New knowledge and skills to tackle energy poverty
Energy poverty is a social and environmental issue that places terrible physical and mental burdens on households. A lack of adequate heating and insulation and poorly fitted windows can cause mould, dampness and drafts, leading to respiratory illnesses and other ailments. The ‘Fair (FER) solutions for better community’ project has sought to tackle these challenges by teaching electrical engineering students in Zagreb how to carry out simple household audits to identify energy-saving solutions.
The project has also challenged perceptions about what energy poverty means – that this is not just a technical challenge, but a serious social and environmental problem that must be overcome. “Engineering students are taught technical solutions,” explains Ivana Rogulj, FER project manager at the NGO Society for Sustainable Development Design (DOOR) in Croatia. “But unless they visit real houses, they won’t really know what living in energy poverty is really like.”
Delivering energy-saving solutions
The initiative, implemented by DOOR in partnership with the city of Zagreb and University of Zagreb’s Faculty of Electrical Engineering and Computing, invited a range of experts to teach engineering students how to effectively carry out energy audits. These included a United Nations Development Programme (UNDP) expert to discuss the challenges faced by energy-poor households and a communications expert with experience in working with people with disabilities. A professor of public health from the University of Zagreb explained how energy poverty can impact your health.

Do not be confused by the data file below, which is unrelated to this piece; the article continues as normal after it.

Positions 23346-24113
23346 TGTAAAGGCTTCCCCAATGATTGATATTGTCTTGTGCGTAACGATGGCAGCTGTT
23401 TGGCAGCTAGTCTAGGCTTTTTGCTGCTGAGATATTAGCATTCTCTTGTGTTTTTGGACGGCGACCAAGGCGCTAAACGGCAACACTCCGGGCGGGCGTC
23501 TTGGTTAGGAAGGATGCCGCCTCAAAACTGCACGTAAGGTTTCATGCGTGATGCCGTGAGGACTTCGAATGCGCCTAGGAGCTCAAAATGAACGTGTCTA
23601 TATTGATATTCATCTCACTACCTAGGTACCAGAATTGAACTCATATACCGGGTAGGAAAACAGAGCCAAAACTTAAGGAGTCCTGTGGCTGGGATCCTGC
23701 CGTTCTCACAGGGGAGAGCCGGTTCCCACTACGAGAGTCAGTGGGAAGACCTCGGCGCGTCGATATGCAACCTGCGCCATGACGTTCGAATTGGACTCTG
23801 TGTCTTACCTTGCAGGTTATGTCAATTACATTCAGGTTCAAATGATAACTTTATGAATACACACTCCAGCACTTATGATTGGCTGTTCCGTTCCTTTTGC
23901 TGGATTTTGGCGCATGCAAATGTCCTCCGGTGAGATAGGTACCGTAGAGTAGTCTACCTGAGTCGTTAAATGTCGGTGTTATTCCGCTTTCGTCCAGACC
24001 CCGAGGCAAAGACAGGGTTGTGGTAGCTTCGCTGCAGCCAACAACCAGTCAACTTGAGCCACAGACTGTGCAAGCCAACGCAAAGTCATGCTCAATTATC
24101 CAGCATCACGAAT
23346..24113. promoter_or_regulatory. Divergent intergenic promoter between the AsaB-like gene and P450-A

Students have since carried out energy audits in more than 100 energy-poor households in Zagreb, helping occupants to identify and then implement simple efficiency measures. These include installing insulated windows and doors, LED lamps and radiator reflection panels. Based on existing calculations, these simple improvements can save households around 200 kg CO2/year, and more than 1200 kWh/year in electricity and heat. This means less pollution and lower energy bills. The University of Zagreb recently commended project participants for their positive impact on the local community.
An impressive result of all this fieldwork has been the development of a new computer model. This model takes energy audit findings and data, and based on past experiences suggests the most cost-efficient and effective energy-saving solutions to take. “This will help the city of Zagreb to see in the future which sustainable energy policies are the most cost-effective, as part of the energy transition,” says Rogulj.
Training the experts of the future
The project, funded through the European Social Fund (ESF), has also had a lasting impact on all participating students. They have gained new skills in communication and surveying, as well as new knowledge about energy poverty, which is currently not part of the engineering curriculum. “We really wanted them to develop new communication skills,” says Rogulj. “Many of the people they are dealing with are elderly or have disabilities.”
In this way, the FER project has made a critical contribution towards mainstreaming issues related to energy efficiency and energy poverty in the education of future engineers. Through practical experience, the project has shown how energy audits perform a critical social and environmental function, especially for society’s most vulnerable people, and how even modest energy efficiency measures can havea positive impact on both citizens and the environment.